Ohio on Tuesday could become largest and most politically diverse state to fully legalize marijuana. But the ballot initiative stands out for another reason: It’s all about money.
Issue 3, as it’s known, has been bankrolled by a baldly profit-driven coalition of investors, the owners of 10 aspiring pot farms that stand to make billions off reform. While it’s nothing new for people to support political efforts that help their business interests, Issue 3 is exceptionally direct in the way it rewards investors.
For a minimum $2 million contribution to the campaign, each of the 10 farms were guaranteed an exclusive, constitutionally-enshrined monopoly on marijuana production in the state if the initiative passes. To make matters stranger, the would-be tycoons who control these farms include 98 Degrees alum Nick Lachey, NBA Hall of Famer Oscar Robertson, and the family of former President William Taft.
The result is a new playbook for reform and an odd scramble of traditional battle lines, with national drug reform groups hoping for victory but also cringing at the tactics used to achieve it. Some local marijuana fans are openly opposed to the effort, disgusted by its avarice. They’ve aligned with the national anti-legalization movement, which has long said that cannabis will become “Big Tobacco 2.0.”
Ohio’s initiative plays to stereotype, right down to the use of “Buddie,” a roving marijuana mascot. With white tights, a green cape, and a mask that resembles a bud of marijuana, Buddie has been a magnet for goofball selfies and sharp-elbowed commentary. Critics say the character reminds them of Joe Camel, the cartoon character said to be created to pitch cigarettes to kids.
“Ohio confirms our worst fears about big business marijuana,” said Kevin Sabet, president of Smart Approaches to Marijuana and former senior adviser to President Barack Obama’s Office of National Drug Control Policy. “It’s all about making a small number of rich people richer, not personal freedom or justice.”
Marijuana Policy Project and the Drug Policy Alliance, the two groups most responsible for successful legalization campaigns in Colorado, Washington, Oregon and Alaska, both like the broader outline of the Ohio ballot initiative. It includes fairly standard provisions. Ohioans 21 and up would be allowed to possess up to an ounce of marijuana in general, and up to 8 ounces in their homes, where growing is also allowed.
But the creation of a marijuana monopoly is a deal-breaker for reformers too, who have declined to endorse the effort. “We are staying neutral on Ohio,” MPP communications manager Morgan Fox told MSNBC. “We generally support making marijuana legal for adults and regulating it like alcohol,” he continued, but “Ohioans will have to decide if Issue 3 is the best way for them to do so.”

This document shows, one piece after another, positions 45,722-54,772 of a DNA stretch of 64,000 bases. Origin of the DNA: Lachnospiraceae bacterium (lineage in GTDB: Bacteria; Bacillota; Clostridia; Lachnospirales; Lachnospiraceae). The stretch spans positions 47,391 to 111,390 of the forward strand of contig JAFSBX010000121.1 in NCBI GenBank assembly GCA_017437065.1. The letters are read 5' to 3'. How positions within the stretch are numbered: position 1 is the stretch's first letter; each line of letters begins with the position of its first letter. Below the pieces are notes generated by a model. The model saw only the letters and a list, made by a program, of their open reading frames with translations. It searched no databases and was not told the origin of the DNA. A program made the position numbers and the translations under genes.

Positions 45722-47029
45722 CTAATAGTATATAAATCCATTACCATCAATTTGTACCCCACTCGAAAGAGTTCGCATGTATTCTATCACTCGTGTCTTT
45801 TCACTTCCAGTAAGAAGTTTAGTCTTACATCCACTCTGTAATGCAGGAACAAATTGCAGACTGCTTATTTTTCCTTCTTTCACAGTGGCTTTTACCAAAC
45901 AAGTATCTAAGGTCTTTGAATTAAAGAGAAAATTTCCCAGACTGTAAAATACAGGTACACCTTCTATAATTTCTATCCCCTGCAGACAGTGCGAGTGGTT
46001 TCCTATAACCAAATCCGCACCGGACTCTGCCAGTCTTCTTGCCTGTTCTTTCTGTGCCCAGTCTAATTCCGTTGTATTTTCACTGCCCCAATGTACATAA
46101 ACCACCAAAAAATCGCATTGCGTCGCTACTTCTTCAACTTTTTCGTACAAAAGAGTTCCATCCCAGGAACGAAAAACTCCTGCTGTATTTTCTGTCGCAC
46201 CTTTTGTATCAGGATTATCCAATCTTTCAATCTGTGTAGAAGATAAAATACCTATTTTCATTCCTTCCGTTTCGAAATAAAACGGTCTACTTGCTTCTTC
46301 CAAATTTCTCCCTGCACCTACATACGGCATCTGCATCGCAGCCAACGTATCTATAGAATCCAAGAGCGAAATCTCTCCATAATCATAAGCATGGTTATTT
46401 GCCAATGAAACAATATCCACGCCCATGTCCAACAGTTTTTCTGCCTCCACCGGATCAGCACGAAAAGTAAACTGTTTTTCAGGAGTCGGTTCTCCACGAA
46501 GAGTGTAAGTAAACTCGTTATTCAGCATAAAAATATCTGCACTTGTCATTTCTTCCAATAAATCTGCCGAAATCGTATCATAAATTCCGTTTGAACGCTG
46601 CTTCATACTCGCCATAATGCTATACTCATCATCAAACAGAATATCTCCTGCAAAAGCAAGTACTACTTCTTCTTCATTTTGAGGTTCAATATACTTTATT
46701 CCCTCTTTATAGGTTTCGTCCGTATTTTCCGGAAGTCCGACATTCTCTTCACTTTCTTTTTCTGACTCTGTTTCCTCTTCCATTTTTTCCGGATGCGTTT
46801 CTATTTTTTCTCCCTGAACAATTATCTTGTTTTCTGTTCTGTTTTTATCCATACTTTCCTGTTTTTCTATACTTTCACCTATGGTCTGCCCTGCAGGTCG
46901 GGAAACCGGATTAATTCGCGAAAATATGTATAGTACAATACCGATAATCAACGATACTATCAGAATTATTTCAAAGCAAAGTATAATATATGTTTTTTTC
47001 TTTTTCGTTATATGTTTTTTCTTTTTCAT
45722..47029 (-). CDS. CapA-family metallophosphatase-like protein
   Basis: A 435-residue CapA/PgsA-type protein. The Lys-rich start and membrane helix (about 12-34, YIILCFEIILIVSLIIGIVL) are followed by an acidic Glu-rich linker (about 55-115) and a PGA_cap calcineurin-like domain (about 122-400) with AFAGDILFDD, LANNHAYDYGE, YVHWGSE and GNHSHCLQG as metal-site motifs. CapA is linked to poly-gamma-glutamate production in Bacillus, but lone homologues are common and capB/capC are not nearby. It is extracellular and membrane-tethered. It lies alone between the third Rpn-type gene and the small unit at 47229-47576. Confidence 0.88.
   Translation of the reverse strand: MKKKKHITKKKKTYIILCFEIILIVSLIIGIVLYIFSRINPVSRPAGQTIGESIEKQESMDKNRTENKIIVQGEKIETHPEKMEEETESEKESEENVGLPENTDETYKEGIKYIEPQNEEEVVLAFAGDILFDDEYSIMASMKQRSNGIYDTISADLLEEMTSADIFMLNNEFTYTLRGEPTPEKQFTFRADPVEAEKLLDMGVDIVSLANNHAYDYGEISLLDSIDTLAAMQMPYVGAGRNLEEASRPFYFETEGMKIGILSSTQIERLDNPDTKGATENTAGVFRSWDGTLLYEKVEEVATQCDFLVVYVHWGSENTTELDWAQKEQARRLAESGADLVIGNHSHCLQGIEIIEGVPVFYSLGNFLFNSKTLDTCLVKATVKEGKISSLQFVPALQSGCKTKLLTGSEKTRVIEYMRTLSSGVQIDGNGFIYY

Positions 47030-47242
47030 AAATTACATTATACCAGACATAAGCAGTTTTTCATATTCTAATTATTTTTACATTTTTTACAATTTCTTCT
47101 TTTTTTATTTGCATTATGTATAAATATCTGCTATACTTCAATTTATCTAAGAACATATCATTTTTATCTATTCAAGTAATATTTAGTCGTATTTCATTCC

Ethan Nadelmann, the thoughtful founder and executive director of the Drug Policy Alliance, is a mix of hope for success and harsh words for the details that may come with it. He thinks legalization would cut the number of people arrested for possession, create jobs, and boost the state budget. But he calls the monopoly provision, which is, technically speaking, an oligopoly, “profoundly problematic.”
“There’s something about a constitutionally mandated oligopoly for an agricultural product that just seems un-American,” he said in a statement. “With that said, I must admit that I’m rooting for Issue 3 to win, mostly because a victory on Election Day 2015 would significantly accelerate the momentum toward ending marijuana prohibition nationwide.”
Nadelmann also believes that Ohio is a preview of the future of legalization, a view that – strangely enough – is shared by MPP, the opposition group Smart Approaches to Marijuana, and the Ohio organizers themselves. It’s a preview, the thinking goes, because after the usually left-leaning or independent states are done legalizing, a new model will be needed—one that replaces civil rights and personal liberties with corporate profit and personal wealth as an animating force.
James Gould, the CEO of a political consultancy called The Strategy Network, is the brains behind Issue 3, and he makes no excuses for his methods. In a video pitch to other contributors, one of his top investors said, “Let’s hop on this tsunami of money and ride the top of that wave to some enrichment for us.” But that’s precisely the attitude that’s needed, James says.
“People say, ‘Why don’t you just legalize marijuana and leave it up to the state to determine who gets licenses?’ OK, but who pays for that? Who is actually going to put in the money needed to win that campaign? I know the answer,” James told the Chicago Tribune recently. “Nobody.”
He may be right, especially given that his campaign cost at least $25 million, compared to a $3 million campaign in Colorado, the first state to legalize back in 2012. But will all that money—which has paid for a million door-to-door pitches, plus TV ads—actually translate to a victory? In the weeks running up to Tuesday, the polls were too close to call.